Roadshows and rolling out product strategy

  • 21 December 2021
  • 2 replies

Userlevel 1

It’s that time of the year where we are all jotting down (or reading) product strategy docs so I wanted to share what I’ve done in the past…


I’ve always done half-yearly planning and provide a product strategy doc with the assumptions, business context, strategy, objectives and key results documented. I then share this doc broadly with the product/EPD org and go over the OKRs all hands, etc. but what I’ve often found is that many folks don’t read this doc, primarily because they are all too busy with existing commitments. If teams don’t read the doc, internalize the strategy and explicitly commit, it’s harder for a strategy to stick so the question is, how to get the teams to read the strategy doc, ask clarifying questions and commit to it?


One thing I learned from mentors is the idea of doing roadshows with individual teams where the goal is to talk through the strategy, contextualize it for them, take their questions and clarify the strategy and ideally get them to give you the thumbs up. People tend to be more comfortable asking questions in smaller groups so you will uncover things you may not have thought about. It’s also a great opportunity for product leaders to engage directly with teams and get a better sense of what’s top of mind for them.


Any other suggestions to make the product strategy stick?

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2 replies

Userlevel 5
Badge +10

Yeah, I’ve learned that documents can easily fly over the heads of our colleagues because we do them day-in and day-out (adding another to that stack just feels a bit more daunting, especially around the End of Q4/beginning of Q1). Roadshows with your teams makes for a solid approach, I think. Make sure you’re not trying to throw everyone into the same discussion.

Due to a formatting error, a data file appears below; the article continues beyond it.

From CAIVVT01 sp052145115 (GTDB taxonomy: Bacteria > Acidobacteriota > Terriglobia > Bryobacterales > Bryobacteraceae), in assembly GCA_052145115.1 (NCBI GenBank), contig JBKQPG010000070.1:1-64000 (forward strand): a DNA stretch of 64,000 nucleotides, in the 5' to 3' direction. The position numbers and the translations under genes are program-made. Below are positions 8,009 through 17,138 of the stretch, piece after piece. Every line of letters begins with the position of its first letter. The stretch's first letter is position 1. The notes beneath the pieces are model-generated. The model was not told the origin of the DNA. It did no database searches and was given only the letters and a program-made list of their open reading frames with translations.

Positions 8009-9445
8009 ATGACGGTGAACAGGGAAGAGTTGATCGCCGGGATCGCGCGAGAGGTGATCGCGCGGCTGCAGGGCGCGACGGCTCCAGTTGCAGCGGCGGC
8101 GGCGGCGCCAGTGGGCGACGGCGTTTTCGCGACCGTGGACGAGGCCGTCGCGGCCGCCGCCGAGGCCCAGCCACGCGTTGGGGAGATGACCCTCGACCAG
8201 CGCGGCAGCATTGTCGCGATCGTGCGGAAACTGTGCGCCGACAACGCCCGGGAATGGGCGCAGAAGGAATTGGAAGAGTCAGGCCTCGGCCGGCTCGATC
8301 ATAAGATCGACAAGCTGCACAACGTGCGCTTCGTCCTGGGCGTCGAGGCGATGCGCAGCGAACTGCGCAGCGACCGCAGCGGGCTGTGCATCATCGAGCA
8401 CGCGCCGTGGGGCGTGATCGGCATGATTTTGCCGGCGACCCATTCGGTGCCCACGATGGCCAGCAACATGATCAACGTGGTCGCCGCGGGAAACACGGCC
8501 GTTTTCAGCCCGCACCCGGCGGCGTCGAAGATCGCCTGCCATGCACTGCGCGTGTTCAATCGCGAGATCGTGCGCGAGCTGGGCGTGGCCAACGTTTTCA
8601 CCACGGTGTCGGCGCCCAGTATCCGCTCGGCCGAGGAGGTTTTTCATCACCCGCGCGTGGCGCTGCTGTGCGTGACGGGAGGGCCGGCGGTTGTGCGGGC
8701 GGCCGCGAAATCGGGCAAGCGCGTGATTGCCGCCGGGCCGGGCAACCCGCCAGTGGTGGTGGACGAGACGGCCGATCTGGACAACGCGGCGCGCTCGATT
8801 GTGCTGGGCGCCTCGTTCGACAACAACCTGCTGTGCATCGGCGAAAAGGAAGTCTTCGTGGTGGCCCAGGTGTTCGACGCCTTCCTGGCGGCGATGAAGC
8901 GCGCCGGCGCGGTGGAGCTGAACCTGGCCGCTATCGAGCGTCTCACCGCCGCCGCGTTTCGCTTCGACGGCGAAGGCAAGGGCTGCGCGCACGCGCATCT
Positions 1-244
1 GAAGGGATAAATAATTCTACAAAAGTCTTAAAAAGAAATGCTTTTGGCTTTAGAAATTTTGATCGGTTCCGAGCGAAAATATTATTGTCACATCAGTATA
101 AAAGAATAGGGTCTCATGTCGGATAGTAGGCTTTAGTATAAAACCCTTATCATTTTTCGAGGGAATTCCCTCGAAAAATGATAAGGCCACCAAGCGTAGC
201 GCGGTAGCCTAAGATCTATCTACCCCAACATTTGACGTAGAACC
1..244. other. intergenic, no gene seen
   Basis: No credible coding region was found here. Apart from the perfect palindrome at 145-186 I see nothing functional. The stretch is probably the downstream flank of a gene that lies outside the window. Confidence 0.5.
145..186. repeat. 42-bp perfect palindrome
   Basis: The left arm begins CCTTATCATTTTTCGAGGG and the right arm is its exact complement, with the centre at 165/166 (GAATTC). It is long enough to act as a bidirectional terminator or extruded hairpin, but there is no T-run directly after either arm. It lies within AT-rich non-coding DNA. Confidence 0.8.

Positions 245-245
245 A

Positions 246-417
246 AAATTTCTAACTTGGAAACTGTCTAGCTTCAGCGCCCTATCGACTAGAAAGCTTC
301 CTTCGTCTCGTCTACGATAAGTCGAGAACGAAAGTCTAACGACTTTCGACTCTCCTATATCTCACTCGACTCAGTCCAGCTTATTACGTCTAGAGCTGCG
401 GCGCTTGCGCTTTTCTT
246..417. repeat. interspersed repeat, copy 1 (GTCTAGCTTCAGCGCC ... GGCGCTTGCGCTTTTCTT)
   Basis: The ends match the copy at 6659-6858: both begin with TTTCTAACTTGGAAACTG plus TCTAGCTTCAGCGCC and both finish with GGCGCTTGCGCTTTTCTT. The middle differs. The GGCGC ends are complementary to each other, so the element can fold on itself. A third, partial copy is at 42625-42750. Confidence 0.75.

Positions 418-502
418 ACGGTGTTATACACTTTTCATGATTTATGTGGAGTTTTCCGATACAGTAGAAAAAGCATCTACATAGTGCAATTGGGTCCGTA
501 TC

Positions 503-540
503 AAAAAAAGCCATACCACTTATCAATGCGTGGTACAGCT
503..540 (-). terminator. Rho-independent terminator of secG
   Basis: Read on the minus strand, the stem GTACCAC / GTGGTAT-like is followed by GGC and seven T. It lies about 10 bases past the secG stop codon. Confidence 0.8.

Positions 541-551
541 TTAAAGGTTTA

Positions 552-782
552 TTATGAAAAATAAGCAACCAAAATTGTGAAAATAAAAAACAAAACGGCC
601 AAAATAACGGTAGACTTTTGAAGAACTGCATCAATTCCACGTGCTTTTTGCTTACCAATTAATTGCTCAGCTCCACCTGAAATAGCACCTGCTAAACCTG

Another approach you can take is try to get a few members from different teams to join the same roadshow. I’ve done this a few times with decent to moderate success - mostly because different perspectives will “inter-mingle” with one another and you can sometimes find crossover thoughts that lead to new ideas or direction. 

Just be mindful not to spark a heated discussion without any guidelines or rails. Not that passionate discussions are inherently negative, but there should be some sense of “what’s out of scope of this meeting” and “how far this meeting will push against that scope if it becomes less productive/informative.” 

Userlevel 4
Badge +1

Great topic @SK2021 !

While I definitely haven’t figured this one out, a recommendation would be to make sure OKRs are ‘alive’ in every individual contributor’s day-to-day.

  • Do performance reviews take into account personal OKR contribution?
  • In 1-to-1’s, do managers systematically ask their direct reports how they’ve contributed to the team OKRs lately?
  • Are product decisions & resource allocations framed using OKR language?
  • Is there a (team) incentive to reach OKRs?
  • How often are OKRs measured? Is this communicated to everyone?

Team members will be more engaged with strategy documents when they feel how it impacts their daily work. When they believe it’s a thing just for managers to chew down and translate into marching orders, when they see OKRs only being mentioned once per quarter in a presentation by a department head, they won’t be bothered by it.